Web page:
The essential dilemma of Australian Labor was exposed by Doug Cameron a few weeks ago, for free. Cameron rejoiced that the Labor caucus was full of union officials, similar to himself and Paul Howes. Cameron then went on to say that the Labor caucus was full of zombies who wouldn't challenge Rudd, and Paul Howes says much the same thing (another reason not to buy his book). These two descriptions are linked. Union officials these days are as careerist as the most soulless corporate drone. They are not the tough, independently-minded and self-educated tinsmiths, French polishers and train drivers who built the ALP. They - you - are punished if they deviate from the Set Line, however stupid, and rewarded to the extent that the line is toed. Labor is not for the toey.
Ministers were not encouraged to debate ideas and Cabinet became a rubber-stamping committee. Those who did try to talk to the prime minister about the problems facing the government were so brutalised by their experiences that many never tried it again.Awww, diddums. These people were happy to toe the line all the way up through the labour movement: Bill Ludwig, Kim Carr, Graham Richardson, Joe de Bruyn, all demanded loyalty and got it. Somehow, these battle-hardened professionals went up against Kevin from Nambour, Beijing and Brissy, and they collapsed in a heap. I sure wouldn't trust these delicate flowers with, say, the interests of Australian Workers.
I want real loyalty. I want someone who will kiss my ass in Macy's window, and say it smells like roses.If you think that a week is a long time in politics and that 2010 is some sort of epoch, then I should point out that Johnson was President of the United States during the 1960s and that Macy's refers to a department store in New York.
- Lyndon B. Johnson
Rudd demanded power and got it. What he did with it is another question, and because your book is all about you then I doubt you'll be big enough to go into those issues. Never mind being smart after he event, did you agree with Rudd's decision to drop/defer the ETS? Did you, at the time, Paul Howes? No, I won't buy the book and chances are someone will serialise it anyway; hopefully you'll be big enough to outline your own position and what you did to make yourself heard, or confirm when someone else does it for you.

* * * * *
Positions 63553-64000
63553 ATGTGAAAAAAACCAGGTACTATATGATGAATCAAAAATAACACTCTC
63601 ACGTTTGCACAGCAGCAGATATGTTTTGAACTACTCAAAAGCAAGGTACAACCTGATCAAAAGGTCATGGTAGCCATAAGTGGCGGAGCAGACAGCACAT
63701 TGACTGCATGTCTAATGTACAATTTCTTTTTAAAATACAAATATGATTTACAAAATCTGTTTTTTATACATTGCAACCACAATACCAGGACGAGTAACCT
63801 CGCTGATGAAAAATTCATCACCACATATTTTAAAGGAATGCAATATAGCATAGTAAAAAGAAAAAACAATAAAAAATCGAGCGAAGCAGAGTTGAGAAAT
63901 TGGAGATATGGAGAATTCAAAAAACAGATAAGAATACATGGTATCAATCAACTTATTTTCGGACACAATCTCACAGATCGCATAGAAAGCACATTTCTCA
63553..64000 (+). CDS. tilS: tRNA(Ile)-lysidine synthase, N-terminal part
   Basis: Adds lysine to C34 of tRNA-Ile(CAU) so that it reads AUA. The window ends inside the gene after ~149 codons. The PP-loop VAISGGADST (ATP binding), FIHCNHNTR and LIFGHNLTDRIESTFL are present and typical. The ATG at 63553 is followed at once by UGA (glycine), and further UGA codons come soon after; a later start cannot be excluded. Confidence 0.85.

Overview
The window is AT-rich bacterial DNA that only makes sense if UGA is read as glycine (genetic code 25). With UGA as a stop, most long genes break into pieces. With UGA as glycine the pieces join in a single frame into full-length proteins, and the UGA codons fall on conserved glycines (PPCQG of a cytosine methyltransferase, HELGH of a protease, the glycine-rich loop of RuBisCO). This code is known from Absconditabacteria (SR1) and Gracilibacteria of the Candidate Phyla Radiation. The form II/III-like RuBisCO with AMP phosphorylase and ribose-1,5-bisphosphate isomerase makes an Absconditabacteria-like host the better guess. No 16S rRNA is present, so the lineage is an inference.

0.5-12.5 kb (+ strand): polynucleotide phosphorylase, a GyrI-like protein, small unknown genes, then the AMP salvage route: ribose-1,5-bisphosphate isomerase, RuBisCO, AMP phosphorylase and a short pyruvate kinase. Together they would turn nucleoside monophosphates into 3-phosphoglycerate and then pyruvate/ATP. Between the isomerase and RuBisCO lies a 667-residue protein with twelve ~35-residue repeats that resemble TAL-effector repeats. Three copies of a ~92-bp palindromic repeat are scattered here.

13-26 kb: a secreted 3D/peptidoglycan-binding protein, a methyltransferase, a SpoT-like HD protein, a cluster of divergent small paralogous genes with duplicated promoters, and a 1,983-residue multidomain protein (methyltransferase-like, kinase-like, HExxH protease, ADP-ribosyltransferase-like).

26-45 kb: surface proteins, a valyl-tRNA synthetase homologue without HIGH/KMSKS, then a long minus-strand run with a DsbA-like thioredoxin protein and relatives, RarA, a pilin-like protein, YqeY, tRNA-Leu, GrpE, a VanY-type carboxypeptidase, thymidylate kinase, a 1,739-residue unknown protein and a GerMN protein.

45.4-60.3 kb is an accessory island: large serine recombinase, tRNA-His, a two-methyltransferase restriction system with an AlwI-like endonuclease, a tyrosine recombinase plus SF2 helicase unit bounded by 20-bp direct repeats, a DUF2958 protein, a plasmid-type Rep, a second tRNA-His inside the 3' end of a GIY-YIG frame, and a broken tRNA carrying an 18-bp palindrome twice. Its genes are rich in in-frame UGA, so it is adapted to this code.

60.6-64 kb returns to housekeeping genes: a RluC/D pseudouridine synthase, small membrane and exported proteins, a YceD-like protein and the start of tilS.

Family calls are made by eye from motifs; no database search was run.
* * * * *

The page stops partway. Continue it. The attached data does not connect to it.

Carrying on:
Some Cabinet ministers couldn't get a meeting with Rudd at all.And this affected Australian Workers how?
As readers of this column know, I have something of a bee in my bonnet on the issue of refugees' rights.If it's nothing more than a bee in your bonnet, or more correctly a pose, no wonder Rudd slapped you down. If you're going to go public on an issue of public policy, isn't it going to be a public issue? Would you prefer to be plied with port and cigars in a quiet room, and then ignored? Would it be better if the nominal head of the Australian Workers' Union could waft in and waft out unseen, and leave no trace other than having his bonnet-bees enacted to the letter? If so, say so. You're no better than Rudd then, but at least it will be true.
It's not a popular stance, and I know this.
But back in 2009, when I spoke out, yet again, on the refugee issue, Rudd slapped me down in a very public way.
During Question Time, no less.
His message was very clear - he would not tolerate dissent in any way.
I was embarrassed.
Actually, I was mortified.
And it became clear to me why others were not similarly taking Rudd on: nobody would dare.Do you think the wider labour movement wanted deregulations, privatisations, tariff reductions etc.? No, it bloody didn't, and there wasn't time to consult them and win them all over. There was, however, time to cut the number of unions, restrict the staff thereon to clowns like yourself, and have them do what it took to put the policies in train. That culture has reinforced itself to the point where, regardless of the issue at hand (and it is regardless) no serious observer gives a monkey's what the wider labour movement thinks. Therefore, we are now at a point where there is no labour movement wider than Paul Howes and people not significantly or sufficiently different to him. And that, for all his protestations, is how Paul Howes likes it, and needs it to be.